In a more serious vein, Ty Draw records a visit to his childhood home, where he finds trace of the past all but erased.
The passage of time, and effects of age, are revisited throughout the book – in The Voyage of Dementia, for example, and Bladder, about a hospital visit.
Has writing the poems helped him address themes of ageing and illness in his own life?
“Problems are often solved or at least understood better when you write them down,” he says.
“But this should be a personal thing. Turning your life issues into poetry for public consumption I’d always assumed to be not the way to do it. But here I am doing just that.
“At readings it is these poems that often resonate with audiences. I can’t tell you the number of people who have come up to me afterwards to tell me about their own experiences and the way these have paralleled my own.”
The Machineries of Joy is Finch’s first book since Zen Cymru, which was released in 2010.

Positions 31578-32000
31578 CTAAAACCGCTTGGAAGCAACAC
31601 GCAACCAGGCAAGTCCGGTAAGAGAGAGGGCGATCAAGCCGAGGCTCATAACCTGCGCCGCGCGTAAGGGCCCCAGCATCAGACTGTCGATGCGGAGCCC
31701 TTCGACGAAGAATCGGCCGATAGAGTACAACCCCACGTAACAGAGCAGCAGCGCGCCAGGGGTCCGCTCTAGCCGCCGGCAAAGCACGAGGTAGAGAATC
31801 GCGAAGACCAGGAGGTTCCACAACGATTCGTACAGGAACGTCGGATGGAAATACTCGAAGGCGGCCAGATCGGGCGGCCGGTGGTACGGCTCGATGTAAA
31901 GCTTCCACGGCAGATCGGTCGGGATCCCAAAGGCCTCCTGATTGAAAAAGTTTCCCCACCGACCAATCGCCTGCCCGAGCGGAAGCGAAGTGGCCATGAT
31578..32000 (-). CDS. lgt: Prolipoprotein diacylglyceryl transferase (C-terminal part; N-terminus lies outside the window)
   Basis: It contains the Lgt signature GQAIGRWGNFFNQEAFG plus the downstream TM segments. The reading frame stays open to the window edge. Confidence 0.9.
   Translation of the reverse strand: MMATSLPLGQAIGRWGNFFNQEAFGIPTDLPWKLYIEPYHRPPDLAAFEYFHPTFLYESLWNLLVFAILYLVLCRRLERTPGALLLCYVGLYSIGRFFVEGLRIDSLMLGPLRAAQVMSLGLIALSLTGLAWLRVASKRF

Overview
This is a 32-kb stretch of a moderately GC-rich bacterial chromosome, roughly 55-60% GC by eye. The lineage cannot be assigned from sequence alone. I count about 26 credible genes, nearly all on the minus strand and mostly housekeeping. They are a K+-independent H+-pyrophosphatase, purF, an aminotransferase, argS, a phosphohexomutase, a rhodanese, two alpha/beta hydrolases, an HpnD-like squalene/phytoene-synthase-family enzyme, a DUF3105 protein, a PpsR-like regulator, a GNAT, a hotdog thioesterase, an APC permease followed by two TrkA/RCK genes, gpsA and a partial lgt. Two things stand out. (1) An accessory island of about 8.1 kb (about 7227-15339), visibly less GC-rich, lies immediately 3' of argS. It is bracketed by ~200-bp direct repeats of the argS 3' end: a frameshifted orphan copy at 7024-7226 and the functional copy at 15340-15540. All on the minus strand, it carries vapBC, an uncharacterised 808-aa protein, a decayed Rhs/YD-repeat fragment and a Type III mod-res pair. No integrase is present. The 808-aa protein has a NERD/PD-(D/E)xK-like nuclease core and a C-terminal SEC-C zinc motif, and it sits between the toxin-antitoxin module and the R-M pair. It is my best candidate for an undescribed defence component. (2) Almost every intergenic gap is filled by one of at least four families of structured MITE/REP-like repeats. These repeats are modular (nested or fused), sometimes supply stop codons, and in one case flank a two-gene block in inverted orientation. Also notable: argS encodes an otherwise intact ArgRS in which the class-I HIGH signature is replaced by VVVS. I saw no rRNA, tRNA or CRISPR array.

This is the longest he has ever gone between major books. In 2010 he was running the Academi, later Literature Wales, and this demanding work took over.
When he finally stepped out in 2013 he researched and wrote first Edging The Estuary, a book about the Bristol Channel, and then The Roots of Rock, a hunt for music in the States.
“Both of these works took me over and my production of new poetry slowed a little,” he says.
“The Machineries of Joy in its original form would have been a two-volume set to rival the Rise And Fall in size and complexity.
“But collecting poetry is not the art of shoving it all in but the art of carefully leaving things out.
“I’ve done that with my output of the past 10 years and the results are this book.
“I need it to be two things: edge pushing and entertaining. It has to engage with the reader and to hold the reader for at least a while.
“Things should not always be obvious. Poetry readers need to work too.
“On the other hand, the poet needs to offer rewards. Lights at the ends of tunnels. Entertainments. Humour. Expansion. Engagements. Discoveries. I hope that Machineries does all these things.”
■ The Machineries of Joy is out now, published by Seren.